Labour, Mining Technology, Taxation Tagged

Peru Practical Advice – Employee Profit Sharing

Peru has been one of the fastest growing economies in Latin America over the last decade. One of the standout sectors which is attracting global attention has been the mining industry, which is the second largest copper producer after Chile.

The potential of the Peruvian mining industry is attracting many foreign companies to the market who are looking to provide equipment, technology, and services.  It also means that companies need to adapt to new labor laws which are quite generous to workers in comparison to North America or Australia.

One of the specific areas that companies need to consider when doing business in Peru is is how employee profit sharing works. The right of employees to receive a share in the employer’s net profits is a benefit covered by Peruvian Constitution and developed through several employment-related legal provisions.

Employee Profit Sharing Overview

Profit-sharing is an employment benefit which involves withholding a percentage of the employer’s business income to directly distribute it among the employees.

Employees are entitled to profits under the following circumstances –

  • The business must be incorporated using a legal structure as per Peruvian Corporate Law and subject to corporate income tax. 
  • The business generates net profits. Net profits under Peruvian law are determined after deducting tax costs and deductions from the total annual revenue produced in a fiscal year, leaving net profits that are subject to income tax. 
  • The business has 20 or more payroll employees (on average during the previous year). 
  • The revenue or equity size of the entity is not important. The law applies to all companies regardless of their size as long as they have more than 20 employees. 
  • The law applies to all industries and areas of business, although the actual percentage used to calculate the profit share is contingent on the industry and business activity of the company. 

Companies are not required to distribute profits under the following circumstances –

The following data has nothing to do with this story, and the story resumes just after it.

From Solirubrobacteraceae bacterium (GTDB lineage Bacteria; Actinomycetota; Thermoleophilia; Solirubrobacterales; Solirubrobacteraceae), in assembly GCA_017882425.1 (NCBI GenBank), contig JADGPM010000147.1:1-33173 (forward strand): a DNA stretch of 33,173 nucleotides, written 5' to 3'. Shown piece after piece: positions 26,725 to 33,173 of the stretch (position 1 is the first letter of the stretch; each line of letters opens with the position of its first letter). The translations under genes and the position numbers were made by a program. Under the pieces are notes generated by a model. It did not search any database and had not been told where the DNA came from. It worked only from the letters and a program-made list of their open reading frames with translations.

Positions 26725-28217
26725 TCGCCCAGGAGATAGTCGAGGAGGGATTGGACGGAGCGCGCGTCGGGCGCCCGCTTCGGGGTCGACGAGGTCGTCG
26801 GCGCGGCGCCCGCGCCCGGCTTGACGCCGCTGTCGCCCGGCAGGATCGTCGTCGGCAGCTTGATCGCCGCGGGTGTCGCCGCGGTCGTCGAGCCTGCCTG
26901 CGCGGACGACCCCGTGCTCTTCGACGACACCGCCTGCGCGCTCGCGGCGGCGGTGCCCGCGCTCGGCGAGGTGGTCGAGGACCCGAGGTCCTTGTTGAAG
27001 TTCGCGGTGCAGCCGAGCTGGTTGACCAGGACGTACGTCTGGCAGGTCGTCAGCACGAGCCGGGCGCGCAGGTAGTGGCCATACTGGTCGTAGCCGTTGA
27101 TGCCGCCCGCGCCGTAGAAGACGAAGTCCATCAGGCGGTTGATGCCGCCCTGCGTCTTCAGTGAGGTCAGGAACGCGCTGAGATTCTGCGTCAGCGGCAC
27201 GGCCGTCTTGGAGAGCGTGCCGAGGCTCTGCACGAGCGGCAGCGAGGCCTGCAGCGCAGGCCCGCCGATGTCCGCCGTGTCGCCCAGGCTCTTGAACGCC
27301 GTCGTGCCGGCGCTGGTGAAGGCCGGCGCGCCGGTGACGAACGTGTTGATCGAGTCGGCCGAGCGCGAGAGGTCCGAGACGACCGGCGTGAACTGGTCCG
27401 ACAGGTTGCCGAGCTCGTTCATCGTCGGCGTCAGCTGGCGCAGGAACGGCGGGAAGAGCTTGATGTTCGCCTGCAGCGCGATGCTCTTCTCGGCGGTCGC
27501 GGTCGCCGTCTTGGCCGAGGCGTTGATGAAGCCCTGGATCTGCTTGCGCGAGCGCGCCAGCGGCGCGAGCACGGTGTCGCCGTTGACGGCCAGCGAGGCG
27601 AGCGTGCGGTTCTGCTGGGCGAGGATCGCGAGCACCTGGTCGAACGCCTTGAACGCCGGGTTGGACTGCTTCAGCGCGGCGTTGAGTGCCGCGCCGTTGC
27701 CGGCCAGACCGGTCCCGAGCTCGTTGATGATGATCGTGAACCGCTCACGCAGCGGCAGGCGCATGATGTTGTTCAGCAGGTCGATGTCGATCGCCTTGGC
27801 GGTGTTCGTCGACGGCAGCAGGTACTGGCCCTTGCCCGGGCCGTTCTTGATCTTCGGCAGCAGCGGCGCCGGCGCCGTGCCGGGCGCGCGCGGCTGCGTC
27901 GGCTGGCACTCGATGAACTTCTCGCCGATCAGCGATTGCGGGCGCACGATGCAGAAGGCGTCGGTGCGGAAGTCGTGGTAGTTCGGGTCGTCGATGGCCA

• Companies that do not qualify as a business under Peruvian law. For example, non-profit association and government agencies. 
  • Companies that generate losses or do not produce any net profit. 
  • Companies that have less than 20 employees on their payroll. 

Employees need to meet the following requirements to be eligible for the profit sharing –

  • Prove that there is an employment relationship with the business. In this case, freelancers, trainees, and independent service providers do not qualify for receiving the benefit. 
  • Have effectively worked during the previous year (employees who were all year on leave will not qualify). 
  • The benefit applies for both full time and part time employees who have employment agreements, regardless, if they have a fixed term or open-ended employment agreement.
  • The benefit applies even if employees do not have a full year of employment with the company or if their position ended before the end of the year. The amount will be determined by the time they worked in the company.

How to calculate the employee profit share amount?

The companies main business activity will determine the percentage that would be applied to the Net Profits: 

  • Fishing – 10% 
  • Telecommunications – 10% 
  • Manufacturing – 10% 
  • Mining –  8% 
  • Wholesale, retail, and restaurants – 8% 
  • Other activities  – 5% 

How are the individual employee amounts calculated?

Upon the payment of employees’ profit-sharing, companies must provide all current and former employees with a statement detailing the method applied to compute such payment.

  • 50% of profits are prorated among employees, by dividing such amount between the total sum of the days worked by all employees during the year, and the result is multiplied by the number of days worked by each employee.
  • 50% of profits are prorated among the employees, by dividing such amount between the total sum of the salaries paid to all employees during the year, and the result is multiplied by the total of the salaries paid to each employee.

When is an employee profit share paid?  

The Profit Share is calculated once the companies have filed its yearly declarations with the Peruvian Tax Revenue Service which is between March 22 and April 9 of each year. The company the has 30 days to calculate and pay the Profit Share from the deadline to file the Annual Income Tax Return.

Conclusion

Peru already has substantial employment costs with other bonuses required by labour legislation and the employee profit sharing can be difficult to understand for companies who are not accustomed to it. For this reason, it is important to have advisors that can explain how it works and provide proper guidance on strategies to manage it. Companies will need to take these factors into consideration when opening their Peruvian entities and hiring employees. 

 

Ax Legal is an advisory firm that works with foreign companies in Latin America. Our team of legal and commercial advisors have a distinguished track record of helping foreign technology and services companies to grow and operate in Latin America. Over the years, we have worked with starts up, mid-size businesses, and publicly listed companies. The one common factor that connects our clients is that they are leaders in their field, providing innovative technologies and services to the industrial sectors.

To better understand how we can support you in the Region, please contact Cody Mcfarlane at cmm@ax.legal